Assistant Commissioner of Ethical Standards, Luke Cornelius was questioned at length about the OPI investigation into Mr Mullett and others.
He advised the Supreme Court that senior members of Victoria Police had been involved in leaking information about Operation Briars.
Operation Briars was an investigation conducted into the murder of Shane Chartres-Abbott. The investigation had identified that police officers had assisted individuals to carry out that murder.
Mr Cornelius gave evidence that he was;
“flabbergasted”, “shocked and deeply disappointed to [learn about the] compromise a high profile and sensitive investigation”.
The Court was apprised that former Assistant Commissioner Noel Ashby and ex Media Director Stephen Linnell, were sharing secret information, to at least one other person of interest.
Mr Cornelius recalled that Ms Nixon was concerned at the time about “protecting the public confidence” in Victoria Police and preventing further compromise to Operation Briars.
The secret OPI investigation was compromised, when one of four senior police leaked secret intelligence to The Age journalist, Nick McKenzie.
Mr Cornelius formed the view at the time that there was a reasonable belief that Mr Ashby, Mr Mullett and Mr Linnell had indeed engaged in criminal conduct. And it was appropriate that VicPol would take preliminary action against the men.
Both Mr Ashby and Mr Linnell resigned the day after the conclusion of their OPI evidence.
After the public OPI hearings, VicPol Force Command had a reasonable belief that Mr Mullett had committed two criminal offenses and issued him with a suspension notice.
These offenses included breaching the Telephone (Interception and Access) Act (1979) and breaching the confidentiality requirements related to the conduct of the OPI hearings.
Ms Nixon’s decisions to sign Mr Mullett’s suspension notice was described by Mr Cornelius as “very much a captains call”.
In Mr Mullett’s defense the Court was advised that he strongly asserted that this had nothing to do with leaking information about Operation Briars, suggesting that his phone conversations were in respect to the Kit Walker [police abuse of power and misuse of police email systems] issue.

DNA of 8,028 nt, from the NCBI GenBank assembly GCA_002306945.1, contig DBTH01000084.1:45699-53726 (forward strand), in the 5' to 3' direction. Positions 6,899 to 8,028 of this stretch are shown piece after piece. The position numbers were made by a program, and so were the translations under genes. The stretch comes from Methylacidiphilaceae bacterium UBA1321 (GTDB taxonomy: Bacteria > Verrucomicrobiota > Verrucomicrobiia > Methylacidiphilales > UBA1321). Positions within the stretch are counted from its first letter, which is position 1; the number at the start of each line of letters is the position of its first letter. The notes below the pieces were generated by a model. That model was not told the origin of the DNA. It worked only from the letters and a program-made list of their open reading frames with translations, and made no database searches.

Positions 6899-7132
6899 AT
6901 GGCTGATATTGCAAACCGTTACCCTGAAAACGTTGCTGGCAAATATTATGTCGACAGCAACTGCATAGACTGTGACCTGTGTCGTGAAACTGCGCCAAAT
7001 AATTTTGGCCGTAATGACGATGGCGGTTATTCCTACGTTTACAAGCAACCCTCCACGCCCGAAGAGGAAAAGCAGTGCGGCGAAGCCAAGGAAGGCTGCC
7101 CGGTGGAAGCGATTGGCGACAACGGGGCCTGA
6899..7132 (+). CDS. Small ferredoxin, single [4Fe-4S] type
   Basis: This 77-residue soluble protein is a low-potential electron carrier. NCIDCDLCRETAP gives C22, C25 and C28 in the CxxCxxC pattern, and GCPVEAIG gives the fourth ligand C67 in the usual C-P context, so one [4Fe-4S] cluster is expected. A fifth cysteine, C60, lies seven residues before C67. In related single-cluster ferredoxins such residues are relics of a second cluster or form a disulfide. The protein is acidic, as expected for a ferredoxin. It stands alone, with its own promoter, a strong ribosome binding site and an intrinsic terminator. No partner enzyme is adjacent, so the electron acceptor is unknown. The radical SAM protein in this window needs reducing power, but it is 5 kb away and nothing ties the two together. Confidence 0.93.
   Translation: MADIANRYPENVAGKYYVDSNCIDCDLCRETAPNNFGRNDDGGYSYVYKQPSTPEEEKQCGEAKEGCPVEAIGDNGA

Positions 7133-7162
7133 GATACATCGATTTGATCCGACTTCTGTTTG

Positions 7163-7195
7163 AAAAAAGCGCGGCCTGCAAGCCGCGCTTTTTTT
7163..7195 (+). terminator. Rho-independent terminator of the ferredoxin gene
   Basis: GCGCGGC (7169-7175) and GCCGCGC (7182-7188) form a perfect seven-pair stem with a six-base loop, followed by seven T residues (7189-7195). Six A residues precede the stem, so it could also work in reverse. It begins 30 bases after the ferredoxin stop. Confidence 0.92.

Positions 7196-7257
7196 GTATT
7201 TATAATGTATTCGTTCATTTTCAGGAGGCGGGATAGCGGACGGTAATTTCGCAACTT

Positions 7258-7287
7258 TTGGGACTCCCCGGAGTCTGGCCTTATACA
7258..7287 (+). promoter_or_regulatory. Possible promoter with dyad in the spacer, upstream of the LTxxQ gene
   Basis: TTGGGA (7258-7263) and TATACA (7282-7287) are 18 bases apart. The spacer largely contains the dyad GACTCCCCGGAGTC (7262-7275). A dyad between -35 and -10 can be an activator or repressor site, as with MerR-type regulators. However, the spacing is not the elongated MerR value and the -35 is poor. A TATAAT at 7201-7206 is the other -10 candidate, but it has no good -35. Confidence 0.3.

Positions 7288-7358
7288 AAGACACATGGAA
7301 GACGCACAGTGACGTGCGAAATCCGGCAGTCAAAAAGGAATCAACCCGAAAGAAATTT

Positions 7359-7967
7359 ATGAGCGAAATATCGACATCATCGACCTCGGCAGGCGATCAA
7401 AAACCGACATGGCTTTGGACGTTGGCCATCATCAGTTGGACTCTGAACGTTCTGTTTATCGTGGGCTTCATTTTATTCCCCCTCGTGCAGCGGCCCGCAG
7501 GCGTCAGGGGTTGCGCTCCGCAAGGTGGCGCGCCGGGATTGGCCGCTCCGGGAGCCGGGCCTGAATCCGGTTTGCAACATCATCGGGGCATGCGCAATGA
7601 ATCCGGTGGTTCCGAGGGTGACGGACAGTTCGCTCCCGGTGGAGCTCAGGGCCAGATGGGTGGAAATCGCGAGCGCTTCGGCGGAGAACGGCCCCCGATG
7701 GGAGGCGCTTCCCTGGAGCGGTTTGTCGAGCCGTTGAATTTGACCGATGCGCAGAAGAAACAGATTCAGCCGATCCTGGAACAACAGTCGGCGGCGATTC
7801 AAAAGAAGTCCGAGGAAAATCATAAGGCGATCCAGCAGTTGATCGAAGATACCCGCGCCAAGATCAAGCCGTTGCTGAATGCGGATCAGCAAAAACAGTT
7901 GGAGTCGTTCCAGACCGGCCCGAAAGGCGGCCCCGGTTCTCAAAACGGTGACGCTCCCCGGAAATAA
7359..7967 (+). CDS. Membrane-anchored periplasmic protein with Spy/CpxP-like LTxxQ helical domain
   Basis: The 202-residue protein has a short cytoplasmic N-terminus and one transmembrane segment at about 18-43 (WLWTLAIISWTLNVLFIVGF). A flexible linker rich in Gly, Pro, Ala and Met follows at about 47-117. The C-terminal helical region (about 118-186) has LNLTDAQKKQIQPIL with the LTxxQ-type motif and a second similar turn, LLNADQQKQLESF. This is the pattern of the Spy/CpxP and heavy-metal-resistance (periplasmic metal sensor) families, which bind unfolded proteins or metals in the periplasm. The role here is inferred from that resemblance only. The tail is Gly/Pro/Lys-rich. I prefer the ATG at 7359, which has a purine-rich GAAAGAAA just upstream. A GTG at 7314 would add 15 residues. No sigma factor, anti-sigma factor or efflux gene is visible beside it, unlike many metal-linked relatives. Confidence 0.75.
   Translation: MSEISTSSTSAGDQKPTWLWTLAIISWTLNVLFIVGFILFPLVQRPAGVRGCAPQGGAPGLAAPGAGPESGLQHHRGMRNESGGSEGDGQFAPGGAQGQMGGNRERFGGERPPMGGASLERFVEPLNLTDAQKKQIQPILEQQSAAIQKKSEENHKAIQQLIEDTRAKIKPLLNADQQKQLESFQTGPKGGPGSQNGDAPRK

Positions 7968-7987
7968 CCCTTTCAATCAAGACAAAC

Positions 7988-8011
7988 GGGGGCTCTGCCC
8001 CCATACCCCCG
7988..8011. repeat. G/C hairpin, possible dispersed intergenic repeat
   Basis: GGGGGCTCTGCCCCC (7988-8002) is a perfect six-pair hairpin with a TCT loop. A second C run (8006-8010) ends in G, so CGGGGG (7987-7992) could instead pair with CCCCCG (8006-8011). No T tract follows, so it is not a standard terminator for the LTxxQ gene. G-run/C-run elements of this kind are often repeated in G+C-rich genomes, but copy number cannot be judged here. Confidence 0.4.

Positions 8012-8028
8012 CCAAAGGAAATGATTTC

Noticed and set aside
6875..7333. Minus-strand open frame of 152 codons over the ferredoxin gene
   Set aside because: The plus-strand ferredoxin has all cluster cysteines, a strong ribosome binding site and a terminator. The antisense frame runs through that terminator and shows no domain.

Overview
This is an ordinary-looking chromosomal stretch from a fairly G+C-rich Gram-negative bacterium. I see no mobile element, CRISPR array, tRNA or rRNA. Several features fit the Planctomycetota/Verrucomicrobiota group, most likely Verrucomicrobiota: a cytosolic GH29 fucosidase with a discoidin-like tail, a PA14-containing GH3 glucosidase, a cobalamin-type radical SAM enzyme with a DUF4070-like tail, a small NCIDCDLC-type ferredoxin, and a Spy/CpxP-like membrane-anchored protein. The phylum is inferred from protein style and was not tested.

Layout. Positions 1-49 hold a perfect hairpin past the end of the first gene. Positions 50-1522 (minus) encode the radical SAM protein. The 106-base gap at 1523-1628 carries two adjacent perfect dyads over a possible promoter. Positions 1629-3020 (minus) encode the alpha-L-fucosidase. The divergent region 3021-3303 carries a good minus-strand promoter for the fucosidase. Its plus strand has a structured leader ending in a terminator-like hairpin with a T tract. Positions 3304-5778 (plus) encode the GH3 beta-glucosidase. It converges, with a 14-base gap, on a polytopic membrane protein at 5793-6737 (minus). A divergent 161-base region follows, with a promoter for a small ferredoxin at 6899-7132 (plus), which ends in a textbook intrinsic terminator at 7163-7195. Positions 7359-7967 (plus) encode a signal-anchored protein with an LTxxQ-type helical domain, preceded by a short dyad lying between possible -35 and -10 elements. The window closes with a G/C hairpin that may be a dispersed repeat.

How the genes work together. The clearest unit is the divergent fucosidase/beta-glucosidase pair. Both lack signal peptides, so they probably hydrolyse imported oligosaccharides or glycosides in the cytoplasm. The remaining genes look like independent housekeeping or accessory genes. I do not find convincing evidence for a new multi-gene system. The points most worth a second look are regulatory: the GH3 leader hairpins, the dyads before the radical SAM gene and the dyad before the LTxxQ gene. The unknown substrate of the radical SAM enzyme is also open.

At the time of the investigations Mr Mullett bitterly complained about his belief that he was being surveilled and his issues with his telephone intercepts, directly related to the Kit Walker investigation.
Mr Cornelius revealed to the Court the nature of the bullying allegations that had been allegedly engaged in by Mr Mullett, as described to him by certain complainants; as;
“fist banging”, “physical restraint”, being “rude to people”, and the “creation of the apprehension of the application of physical force”.
Former Deputy Commissioner Wayne Taylor’s long standing and distinguished police career was divulged during the legal proceedings. This career included him being awarded the National Police medal.
Mr Taylor’s position during the Mullett investigation was to assess the evidence and to sign the police charge sheets. He recalled that there was no investigative complainant, as the investigator was an OPI “Own Motion” investigation.
During questioning Mr Taylor appeared nervous, when recalling his time viewing the OPI’s Telephone Intercept material and transcripts.
Mr Taylor admitted to the Court that he did not recall seeing any warrants for the Telephone Intercept material.
Mr Taylor elaborated to the Court that in relation to the OPI investigation, he reviewed the OPI’s significant volume of evidence, that was contained in a large room full of folders, comprised of phone transcripts and other documents.
Appearing visibly distressed Mr Taylor described the OPI investigation as;
“a unique task, that he never had seen done before and [which has] never been done since”.
The hearing is presided over by Justice Terry Forrest.
The saga continues….